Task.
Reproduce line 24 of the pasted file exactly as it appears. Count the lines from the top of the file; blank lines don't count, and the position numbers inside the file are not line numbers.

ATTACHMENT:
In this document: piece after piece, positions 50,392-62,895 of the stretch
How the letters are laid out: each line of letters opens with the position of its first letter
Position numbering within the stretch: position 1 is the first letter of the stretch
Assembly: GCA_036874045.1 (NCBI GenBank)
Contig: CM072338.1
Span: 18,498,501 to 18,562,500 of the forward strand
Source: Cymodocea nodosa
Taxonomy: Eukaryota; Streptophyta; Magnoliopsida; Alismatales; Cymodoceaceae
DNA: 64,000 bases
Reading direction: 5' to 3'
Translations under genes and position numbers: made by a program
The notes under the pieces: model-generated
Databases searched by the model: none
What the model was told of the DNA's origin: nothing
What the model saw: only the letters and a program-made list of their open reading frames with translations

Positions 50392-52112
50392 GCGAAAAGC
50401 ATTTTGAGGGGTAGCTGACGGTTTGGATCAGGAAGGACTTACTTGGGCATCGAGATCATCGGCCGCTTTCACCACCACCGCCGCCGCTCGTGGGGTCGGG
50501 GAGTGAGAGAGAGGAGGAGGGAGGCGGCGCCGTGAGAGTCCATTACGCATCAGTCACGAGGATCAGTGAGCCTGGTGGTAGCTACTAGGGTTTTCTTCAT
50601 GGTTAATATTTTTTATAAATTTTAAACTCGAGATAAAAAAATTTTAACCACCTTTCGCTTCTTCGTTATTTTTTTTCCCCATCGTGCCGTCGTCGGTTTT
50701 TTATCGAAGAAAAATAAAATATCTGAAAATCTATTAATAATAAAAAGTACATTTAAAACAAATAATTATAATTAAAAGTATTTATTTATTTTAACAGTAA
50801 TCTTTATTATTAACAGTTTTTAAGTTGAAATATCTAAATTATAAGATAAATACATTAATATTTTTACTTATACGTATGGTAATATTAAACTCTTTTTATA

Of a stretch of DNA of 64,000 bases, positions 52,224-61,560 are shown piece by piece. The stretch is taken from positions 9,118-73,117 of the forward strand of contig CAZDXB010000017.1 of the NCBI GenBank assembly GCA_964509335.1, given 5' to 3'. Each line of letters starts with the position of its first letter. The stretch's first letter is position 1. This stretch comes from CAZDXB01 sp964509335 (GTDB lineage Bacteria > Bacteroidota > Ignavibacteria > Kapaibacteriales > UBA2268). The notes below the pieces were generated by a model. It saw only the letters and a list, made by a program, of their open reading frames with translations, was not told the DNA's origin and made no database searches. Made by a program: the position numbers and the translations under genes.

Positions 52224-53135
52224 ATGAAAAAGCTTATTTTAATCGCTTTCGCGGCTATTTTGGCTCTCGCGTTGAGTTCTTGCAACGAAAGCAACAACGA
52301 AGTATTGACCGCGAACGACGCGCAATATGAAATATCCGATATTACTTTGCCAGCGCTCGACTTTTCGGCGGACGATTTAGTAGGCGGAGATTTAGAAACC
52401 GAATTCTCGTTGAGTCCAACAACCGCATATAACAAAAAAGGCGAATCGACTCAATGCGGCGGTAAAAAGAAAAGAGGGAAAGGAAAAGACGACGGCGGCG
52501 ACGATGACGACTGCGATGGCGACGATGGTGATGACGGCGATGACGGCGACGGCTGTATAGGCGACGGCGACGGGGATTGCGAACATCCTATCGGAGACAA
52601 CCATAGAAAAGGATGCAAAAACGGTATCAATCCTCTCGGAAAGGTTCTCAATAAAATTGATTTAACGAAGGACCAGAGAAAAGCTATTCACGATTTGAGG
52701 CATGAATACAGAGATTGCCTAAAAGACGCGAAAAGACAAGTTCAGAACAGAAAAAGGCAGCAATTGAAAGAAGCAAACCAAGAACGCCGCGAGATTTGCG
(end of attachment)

Positions 52224-53135